miércoles, 6 de marzo de 2019

Algorithm transparency regulation

Europe has become the greatest Silicon´s Valley regulator. The Digital Single Market Strategy which started its implementation in 2015 has contributed to slash the fragmentation of the digital rules in Europe, and this achievement has been reached mainly through the definition of common rules for online businesses. As the main digital businesses in the world are located in Silicon´s Valley, the main outcome of the Digital Single Market is thirty new regulations which will have impact in the GAFA´s business models. 

And the impact of the new EU regulations will be global, not reduced to Europe. Now, the GAFA´s could threat with the abandonment of EU markets and how the rules stifle innovation, but its the result of their success in their lobby activities in Washington. As Washington has renounced to the regulation of the GAFAs, the EU has filled the void in a manner less beneficious to their interests. This is a lesson the have learned and since one year ago we have seen a less aggressive approach to regulation form the GAFAs: You cannot avoid indefinitely regulation so it is better to lobby for a friendly one than for not having any one at all.

One of the main worries of firms, consumers and citizens is the transparency of the algorithms at the core of GAFAs and other online platforms. There's not a neo luddite movement strong enough which directly calls for not using platforms and the platform dividend is recognised by its users. However, there´s a strong desire for the tools that allow a bigger knowledge on their algorithms and a validation of its fair and ethical design.

The Digital Single Market has made some progress also in the area of regulated algorithm transparency. On one hand, the right to explanation included in the Article 22 of the GDPR obligues platform to have at hand an explanation on how personal data affects the conclusion achieved by an algorithm. On the other hand, the P2B relationships regulation introduces the obligation to disclose the main parameters the platforms use to rank goods and services on their site.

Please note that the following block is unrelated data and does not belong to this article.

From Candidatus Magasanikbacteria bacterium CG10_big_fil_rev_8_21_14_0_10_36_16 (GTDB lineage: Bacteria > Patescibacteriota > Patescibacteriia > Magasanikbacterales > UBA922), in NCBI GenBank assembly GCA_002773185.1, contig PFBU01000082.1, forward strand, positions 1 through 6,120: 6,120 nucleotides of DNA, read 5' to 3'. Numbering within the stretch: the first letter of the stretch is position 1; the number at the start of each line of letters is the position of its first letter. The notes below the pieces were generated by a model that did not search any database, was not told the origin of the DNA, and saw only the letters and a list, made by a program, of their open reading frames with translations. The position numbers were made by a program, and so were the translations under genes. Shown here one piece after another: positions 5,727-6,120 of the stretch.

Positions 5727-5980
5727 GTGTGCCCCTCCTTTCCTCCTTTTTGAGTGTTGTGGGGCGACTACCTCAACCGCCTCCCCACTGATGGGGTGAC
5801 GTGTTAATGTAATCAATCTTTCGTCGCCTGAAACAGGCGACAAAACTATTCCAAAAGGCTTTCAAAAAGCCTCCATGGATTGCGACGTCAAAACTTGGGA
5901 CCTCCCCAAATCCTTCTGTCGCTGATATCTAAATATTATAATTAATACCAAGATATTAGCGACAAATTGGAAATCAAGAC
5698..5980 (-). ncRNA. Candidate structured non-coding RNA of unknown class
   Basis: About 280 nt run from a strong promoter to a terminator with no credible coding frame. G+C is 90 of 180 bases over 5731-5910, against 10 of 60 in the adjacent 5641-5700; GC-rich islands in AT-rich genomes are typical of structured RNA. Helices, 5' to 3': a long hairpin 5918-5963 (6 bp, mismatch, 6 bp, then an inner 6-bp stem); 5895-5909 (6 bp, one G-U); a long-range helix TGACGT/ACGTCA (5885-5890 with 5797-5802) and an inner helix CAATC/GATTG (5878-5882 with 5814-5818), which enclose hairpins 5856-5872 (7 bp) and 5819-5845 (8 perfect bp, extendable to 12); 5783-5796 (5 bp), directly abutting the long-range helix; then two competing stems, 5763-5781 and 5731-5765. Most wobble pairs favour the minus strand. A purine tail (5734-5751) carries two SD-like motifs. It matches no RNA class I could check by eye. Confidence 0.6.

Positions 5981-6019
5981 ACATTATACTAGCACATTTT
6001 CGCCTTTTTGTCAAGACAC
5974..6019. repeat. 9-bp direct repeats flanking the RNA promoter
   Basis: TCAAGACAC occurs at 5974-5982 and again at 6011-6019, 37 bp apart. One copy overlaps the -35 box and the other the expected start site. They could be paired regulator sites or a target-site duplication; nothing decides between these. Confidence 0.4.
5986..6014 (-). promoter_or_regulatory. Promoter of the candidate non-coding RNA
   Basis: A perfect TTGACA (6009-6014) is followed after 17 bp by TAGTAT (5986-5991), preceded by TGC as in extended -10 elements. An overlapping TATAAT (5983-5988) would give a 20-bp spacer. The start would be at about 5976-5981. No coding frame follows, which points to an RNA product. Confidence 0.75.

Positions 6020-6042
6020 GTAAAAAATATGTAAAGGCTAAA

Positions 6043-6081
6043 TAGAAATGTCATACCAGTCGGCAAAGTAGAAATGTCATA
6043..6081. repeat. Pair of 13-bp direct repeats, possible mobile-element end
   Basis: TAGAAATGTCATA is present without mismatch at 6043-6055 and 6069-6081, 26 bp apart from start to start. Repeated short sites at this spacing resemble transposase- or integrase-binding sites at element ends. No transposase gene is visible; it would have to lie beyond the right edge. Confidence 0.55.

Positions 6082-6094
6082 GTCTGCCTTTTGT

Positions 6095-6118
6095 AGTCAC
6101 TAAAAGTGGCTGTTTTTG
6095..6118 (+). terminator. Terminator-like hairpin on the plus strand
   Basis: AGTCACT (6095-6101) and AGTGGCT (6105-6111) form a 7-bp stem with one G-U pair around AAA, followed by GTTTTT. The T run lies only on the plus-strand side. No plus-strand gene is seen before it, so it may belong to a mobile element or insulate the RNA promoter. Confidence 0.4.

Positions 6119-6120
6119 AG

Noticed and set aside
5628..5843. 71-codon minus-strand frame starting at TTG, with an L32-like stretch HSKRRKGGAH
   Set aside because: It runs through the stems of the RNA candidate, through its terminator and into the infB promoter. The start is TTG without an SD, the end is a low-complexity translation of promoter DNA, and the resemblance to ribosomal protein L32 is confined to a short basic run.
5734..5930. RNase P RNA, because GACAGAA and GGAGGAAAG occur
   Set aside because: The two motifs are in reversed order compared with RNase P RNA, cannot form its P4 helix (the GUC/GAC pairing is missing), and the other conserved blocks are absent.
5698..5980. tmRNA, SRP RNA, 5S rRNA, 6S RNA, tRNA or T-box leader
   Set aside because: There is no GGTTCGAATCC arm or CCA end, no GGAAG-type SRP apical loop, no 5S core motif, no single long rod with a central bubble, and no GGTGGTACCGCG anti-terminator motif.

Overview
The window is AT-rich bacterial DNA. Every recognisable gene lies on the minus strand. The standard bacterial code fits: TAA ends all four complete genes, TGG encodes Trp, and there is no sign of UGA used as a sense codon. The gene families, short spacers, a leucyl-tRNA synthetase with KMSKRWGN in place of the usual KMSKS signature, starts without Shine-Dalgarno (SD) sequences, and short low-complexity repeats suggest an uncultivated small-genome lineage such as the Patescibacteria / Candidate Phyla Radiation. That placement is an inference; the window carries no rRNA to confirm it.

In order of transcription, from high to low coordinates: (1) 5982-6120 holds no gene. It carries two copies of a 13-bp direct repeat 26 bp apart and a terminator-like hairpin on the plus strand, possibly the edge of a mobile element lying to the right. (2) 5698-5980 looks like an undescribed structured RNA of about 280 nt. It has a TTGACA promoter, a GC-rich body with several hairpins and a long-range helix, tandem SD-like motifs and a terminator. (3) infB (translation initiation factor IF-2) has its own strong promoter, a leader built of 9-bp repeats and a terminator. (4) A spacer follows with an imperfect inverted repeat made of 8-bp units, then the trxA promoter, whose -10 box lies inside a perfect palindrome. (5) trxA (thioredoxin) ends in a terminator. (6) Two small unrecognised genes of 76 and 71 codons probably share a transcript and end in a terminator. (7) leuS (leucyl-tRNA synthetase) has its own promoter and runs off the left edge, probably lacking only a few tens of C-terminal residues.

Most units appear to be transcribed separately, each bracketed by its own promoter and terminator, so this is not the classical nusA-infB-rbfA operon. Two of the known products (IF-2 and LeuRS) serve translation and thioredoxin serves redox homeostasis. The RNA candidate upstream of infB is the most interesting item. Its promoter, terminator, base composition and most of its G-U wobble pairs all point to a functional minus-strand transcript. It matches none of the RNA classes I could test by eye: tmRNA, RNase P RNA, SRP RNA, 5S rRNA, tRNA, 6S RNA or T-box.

However, there are still many other kind of algorithms not cover by the obligations of transparency included in the above EU regulations. Some of them as important as the work allocation algorithms used by Uber or Mechanical Turk, for instance. Even if we manage to regulate a new handful of types there would be more kind of algorithms unregulated than regulated. Therefore, the solution should be a flexible and holistic regulation, but soft enough for not stifling innovation.

One possible solution is taken the approach follow for the regulation of the pharmaceutical industry, with the creation of protocols and guidelines for the development of algorithms and agencies that may analise their design and the fulfillment of them within the respect of the commercial secret. The debate may be if a unique agency would be enough for the regulation of such as transversal matter as algorithms or we would need specialised agencies for each economic sector.

But all of this maybe the work for the renewal of the renewal of the digital single market strtaegy.

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